Prosecutors in the United States are looking into reports of cybercrime that reportedly stole more than $370 million from the cryptocurrency exchange FTX in the hours following the business’s bankruptcy declaration last month.
Someone in the know reports that the US Department of Justice (DoJ) has begun a criminal investigation into the missing money separate from the fraud case against FTX co-founder Sam Bankman-Fried.
The person assured us that some of the stolen funds were frozen with the help of US authorities. Overall, though, it appears to be far less than the value of the assets that were frozen.
Bankman-Fried stated in interviews before his arrest that the invasion came from within the company, but it could have been the work of a malicious hacker attempting to take advantage of the flaws of a struggling organization.
These actions could be considered computer fraud, which is a federal crime carrying a ten-year prison sentence if proven guilty.
The Theft Occurred on the Same Day That the Company Filed for Bankruptcy.
New CEO John J. Ray III said on November 12 that unauthorized individuals gained access to FTX assets on November 11, the same day the company filed for bankruptcy.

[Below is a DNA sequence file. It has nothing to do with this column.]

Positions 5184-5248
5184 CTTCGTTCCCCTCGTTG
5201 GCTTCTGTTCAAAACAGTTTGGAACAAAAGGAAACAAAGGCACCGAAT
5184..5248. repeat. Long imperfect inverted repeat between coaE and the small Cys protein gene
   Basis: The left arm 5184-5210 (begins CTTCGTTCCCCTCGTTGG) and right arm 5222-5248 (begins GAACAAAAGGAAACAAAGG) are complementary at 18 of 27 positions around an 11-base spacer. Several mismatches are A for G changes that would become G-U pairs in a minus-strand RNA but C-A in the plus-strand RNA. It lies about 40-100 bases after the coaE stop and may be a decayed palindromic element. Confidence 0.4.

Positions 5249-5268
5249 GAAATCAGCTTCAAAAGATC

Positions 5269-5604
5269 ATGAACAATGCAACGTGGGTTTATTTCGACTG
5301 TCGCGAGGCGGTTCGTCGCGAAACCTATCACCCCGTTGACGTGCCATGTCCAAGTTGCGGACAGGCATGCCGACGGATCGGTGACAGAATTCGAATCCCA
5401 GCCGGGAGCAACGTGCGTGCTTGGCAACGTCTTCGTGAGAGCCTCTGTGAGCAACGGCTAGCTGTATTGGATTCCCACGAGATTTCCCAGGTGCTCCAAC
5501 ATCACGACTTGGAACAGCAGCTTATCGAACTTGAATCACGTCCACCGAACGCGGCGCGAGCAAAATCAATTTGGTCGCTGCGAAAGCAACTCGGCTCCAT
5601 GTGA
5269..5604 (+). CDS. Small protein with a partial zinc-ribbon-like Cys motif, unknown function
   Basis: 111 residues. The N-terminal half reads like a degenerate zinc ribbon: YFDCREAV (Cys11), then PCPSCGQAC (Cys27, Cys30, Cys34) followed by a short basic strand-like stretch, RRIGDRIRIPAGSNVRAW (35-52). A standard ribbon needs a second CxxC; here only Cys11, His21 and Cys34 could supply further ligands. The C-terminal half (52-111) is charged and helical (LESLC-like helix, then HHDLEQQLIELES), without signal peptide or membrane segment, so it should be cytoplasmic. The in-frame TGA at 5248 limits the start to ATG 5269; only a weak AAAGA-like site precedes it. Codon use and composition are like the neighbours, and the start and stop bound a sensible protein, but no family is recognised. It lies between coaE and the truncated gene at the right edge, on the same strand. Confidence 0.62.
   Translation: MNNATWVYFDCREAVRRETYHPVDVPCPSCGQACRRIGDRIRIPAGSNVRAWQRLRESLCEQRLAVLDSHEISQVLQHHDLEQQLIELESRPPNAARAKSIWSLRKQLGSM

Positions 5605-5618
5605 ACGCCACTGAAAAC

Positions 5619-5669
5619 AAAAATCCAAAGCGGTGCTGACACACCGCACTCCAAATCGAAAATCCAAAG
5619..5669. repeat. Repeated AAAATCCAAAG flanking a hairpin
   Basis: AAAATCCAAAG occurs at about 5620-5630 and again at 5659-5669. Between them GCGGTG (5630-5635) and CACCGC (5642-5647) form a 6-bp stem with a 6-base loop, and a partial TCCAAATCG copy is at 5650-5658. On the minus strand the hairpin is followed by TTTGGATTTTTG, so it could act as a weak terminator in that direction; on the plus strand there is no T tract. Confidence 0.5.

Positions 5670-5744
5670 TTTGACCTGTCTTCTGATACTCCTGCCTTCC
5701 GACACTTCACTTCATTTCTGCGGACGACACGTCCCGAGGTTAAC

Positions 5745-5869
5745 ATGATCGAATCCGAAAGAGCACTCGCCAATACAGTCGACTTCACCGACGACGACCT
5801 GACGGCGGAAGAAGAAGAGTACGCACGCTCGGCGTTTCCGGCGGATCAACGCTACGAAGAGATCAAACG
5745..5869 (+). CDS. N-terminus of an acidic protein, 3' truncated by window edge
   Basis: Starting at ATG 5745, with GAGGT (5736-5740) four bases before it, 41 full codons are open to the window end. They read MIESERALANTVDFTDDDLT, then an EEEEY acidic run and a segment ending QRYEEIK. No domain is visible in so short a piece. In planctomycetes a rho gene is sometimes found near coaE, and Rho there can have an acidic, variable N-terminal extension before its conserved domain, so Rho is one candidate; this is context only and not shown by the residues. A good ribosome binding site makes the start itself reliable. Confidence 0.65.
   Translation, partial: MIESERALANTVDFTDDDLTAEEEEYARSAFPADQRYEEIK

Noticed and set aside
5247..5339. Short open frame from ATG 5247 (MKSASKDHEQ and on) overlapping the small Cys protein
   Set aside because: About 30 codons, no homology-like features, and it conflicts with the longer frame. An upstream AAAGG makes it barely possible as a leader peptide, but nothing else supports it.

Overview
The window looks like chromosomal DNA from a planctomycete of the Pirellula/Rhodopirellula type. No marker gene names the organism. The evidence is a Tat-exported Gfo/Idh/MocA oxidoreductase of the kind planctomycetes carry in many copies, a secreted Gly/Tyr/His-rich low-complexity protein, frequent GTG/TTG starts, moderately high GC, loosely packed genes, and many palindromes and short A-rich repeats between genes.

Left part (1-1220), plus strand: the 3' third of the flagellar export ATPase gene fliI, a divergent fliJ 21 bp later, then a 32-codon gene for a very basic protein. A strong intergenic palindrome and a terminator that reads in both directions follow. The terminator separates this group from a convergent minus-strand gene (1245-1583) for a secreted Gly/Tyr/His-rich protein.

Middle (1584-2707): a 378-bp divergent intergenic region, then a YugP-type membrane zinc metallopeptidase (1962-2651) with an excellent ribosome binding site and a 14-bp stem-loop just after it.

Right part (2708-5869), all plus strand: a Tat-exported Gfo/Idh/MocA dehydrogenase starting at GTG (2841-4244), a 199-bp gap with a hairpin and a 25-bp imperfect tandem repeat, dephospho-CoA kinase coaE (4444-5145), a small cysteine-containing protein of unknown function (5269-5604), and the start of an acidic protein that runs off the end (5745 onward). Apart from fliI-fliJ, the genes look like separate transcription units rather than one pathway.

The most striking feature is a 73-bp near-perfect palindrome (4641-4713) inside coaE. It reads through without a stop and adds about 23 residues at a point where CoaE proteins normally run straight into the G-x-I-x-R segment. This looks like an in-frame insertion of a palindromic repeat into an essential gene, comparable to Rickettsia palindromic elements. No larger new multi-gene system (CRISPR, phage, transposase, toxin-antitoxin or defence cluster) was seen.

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The federal government claims that the alleged hacker took $372 million in assets.
Following the pattern commonly seen in large-scale thefts, Elliptic, a blockchain analytics firm, found that the stolen FTX tokens were traded on decentralized exchanges for Ethereum.
Another cryptocurrency analytics firm, Chainalysis, reported on November 20 that the stolen funds had been transferred from Ethereum to Bitcoin and were on the move.
The group at the time warned cryptocurrency exchanges to be on the lookout for any attempts by hackers to withdraw funds.
A Twitter user who keeps tabs on crypto breaches named ZachXBT claims that further funds were sent to a mixer, a tool that mixes several cryptocurrencies together to hide their true identities.
According to a report published on Monday, Paxos, a cryptocurrency exchange, had recovered 11,184 Paxos Gold tokens, valued at almost $20 million, from the stolen assets. According to Paxos, these holdings are supposedly backed by physical gold.
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